H.J. Roberts published a book in 1990, called

The unscientific nature of the allegations made in this book prompted Dr Arturo Rolla of Harvard Medical School to write to the New England Journal of Medicine drawing attention to the irresponsibility of Hyram Roberts’ publications.

The author, an internist from West Palm Beach, Florida, became suspicious that many of his patients’ symptoms were caused by aspartame. He prepared a questionnaire for his patients that was later given to persons across the country who thought they were having reactions to this sugar substitute.

Headache, dizziness, fatigue, memory loss, mood swings, changes in vision, nausea, diarrhoea, unexplained pains, sleep and personality disorders, and the like are non-specific and very common complaints among persons consulting a physician. When frequent symptoms are matched with the use of a widely consumed product, it is very likely that a chance association will appear. For comparison, the same questionnaire should have been given to a control group not taking aspartame and to another group taking aspartame but without apparent complaints. Only unbiased comparisons of these groups would shed some light on the question of safety.

The author then asked patients who were already convinced that aspartame was the cause of their symptoms to stop using it. The results are predictably biased, because of the counterplacebo effect, but he presents them as scientific evidence. He writes that he is aware of “suggestibility” and “self-serving sensationalism”. Nevertheless, he published this book for the general public, full of personal anecdotes of “severe” and “dramatic” reactions, along with the frequent diagnosis of “reactive hypoglycaemia,” causing “full blown convulsions,” “precipitating migraine headaches,” and “narcolepsy”.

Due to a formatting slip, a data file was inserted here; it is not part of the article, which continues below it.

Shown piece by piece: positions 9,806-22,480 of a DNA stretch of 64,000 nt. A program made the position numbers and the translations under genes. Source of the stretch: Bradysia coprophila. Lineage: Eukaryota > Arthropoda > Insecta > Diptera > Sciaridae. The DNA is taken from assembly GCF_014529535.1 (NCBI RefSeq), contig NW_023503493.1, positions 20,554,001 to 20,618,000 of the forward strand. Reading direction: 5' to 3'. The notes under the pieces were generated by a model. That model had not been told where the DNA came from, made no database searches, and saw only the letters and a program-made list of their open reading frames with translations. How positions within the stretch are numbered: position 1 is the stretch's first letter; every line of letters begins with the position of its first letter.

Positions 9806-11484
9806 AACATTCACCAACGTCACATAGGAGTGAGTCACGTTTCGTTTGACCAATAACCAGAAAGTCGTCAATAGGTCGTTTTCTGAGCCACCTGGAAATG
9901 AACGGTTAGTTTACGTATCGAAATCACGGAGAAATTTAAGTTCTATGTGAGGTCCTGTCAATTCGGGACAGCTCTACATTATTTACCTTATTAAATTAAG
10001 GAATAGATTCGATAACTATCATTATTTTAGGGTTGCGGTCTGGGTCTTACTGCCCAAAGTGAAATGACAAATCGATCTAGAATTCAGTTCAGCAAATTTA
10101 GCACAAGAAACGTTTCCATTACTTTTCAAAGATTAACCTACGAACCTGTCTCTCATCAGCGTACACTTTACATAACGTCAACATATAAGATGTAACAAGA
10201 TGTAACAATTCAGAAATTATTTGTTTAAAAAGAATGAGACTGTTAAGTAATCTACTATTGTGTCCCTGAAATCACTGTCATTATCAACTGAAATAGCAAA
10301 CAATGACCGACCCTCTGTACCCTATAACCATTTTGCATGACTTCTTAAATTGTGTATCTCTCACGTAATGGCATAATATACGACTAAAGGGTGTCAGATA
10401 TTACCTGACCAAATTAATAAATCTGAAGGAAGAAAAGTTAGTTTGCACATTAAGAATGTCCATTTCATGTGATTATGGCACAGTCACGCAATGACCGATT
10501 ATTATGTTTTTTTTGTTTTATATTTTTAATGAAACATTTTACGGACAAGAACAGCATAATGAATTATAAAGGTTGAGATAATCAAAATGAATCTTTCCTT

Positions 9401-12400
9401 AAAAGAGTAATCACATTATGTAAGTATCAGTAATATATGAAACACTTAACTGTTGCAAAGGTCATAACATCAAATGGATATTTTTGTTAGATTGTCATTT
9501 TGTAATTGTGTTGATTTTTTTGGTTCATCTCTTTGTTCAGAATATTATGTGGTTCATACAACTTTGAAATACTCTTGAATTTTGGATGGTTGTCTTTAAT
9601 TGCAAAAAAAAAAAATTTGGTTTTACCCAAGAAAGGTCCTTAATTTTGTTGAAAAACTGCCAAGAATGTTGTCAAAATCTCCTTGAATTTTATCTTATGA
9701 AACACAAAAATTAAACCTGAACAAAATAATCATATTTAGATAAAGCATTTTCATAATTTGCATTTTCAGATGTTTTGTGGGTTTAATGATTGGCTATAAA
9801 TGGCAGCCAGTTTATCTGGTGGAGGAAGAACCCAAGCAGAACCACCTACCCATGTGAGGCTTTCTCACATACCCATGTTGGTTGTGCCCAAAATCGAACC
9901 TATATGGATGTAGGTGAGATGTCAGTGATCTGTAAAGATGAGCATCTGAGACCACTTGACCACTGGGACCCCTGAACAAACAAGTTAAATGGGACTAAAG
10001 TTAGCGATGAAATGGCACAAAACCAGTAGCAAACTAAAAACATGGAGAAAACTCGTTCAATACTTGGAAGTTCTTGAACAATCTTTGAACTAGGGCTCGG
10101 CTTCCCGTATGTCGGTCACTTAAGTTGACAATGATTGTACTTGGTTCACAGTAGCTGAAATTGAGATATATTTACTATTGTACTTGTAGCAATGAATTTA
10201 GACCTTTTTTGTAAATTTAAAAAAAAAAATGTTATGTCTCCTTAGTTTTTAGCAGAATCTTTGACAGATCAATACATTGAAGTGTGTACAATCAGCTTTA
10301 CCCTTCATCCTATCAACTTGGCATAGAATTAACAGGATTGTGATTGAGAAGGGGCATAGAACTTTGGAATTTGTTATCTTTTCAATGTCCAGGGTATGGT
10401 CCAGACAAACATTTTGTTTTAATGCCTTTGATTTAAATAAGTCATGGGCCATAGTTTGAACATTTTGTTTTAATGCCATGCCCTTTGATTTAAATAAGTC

Dr Roberts did not apply a rigid scientific method to test his hypothesis, but presents it as a fact to the general public without previous scrutiny by his peers. He quotes the Wall Street Journal and other newspapers as often as the scientific press. By the time he raises the question of a connection between aspartame and Alzheimer’s disease, his credibility will be questioned even by lay readers. Roberts presents and then criticizes the way the Food and Drug Administration approved aspartame as a food additive, not as a drug. Some of his points are valid. The system, like democracy, is not perfect, but it is the best we have. The author positions himself as a lone crusader fighting industry, government, and the medical establishment (“organisations and individuals having vested interests”).

This type of book raises many questions for the medical community. Is it right for a physician with a hypothesis to write a book this nature without first seeking scientific proof and presenting the data to a medical journal or society? I appreciate the concern and effort of the author, but my reaction to his book is as negative as it is strong. There is no place for a publication such as this one. It only adds to public misinformation, confusion and mistrust. There are many other medical and scientific avenues available. I hope the author will continue his effort using more rigid scientific methods, in order to be able to present it to his peers. He has a right to write, but he also has a responsibility as a physician. Freedom of the press relies as much on the honesty and responsibility of the writer as on the government that supports it.

Harvard Medical School
Boston, MA 02115

New England Journal of Medicine 323:1495-1496

22 November 1990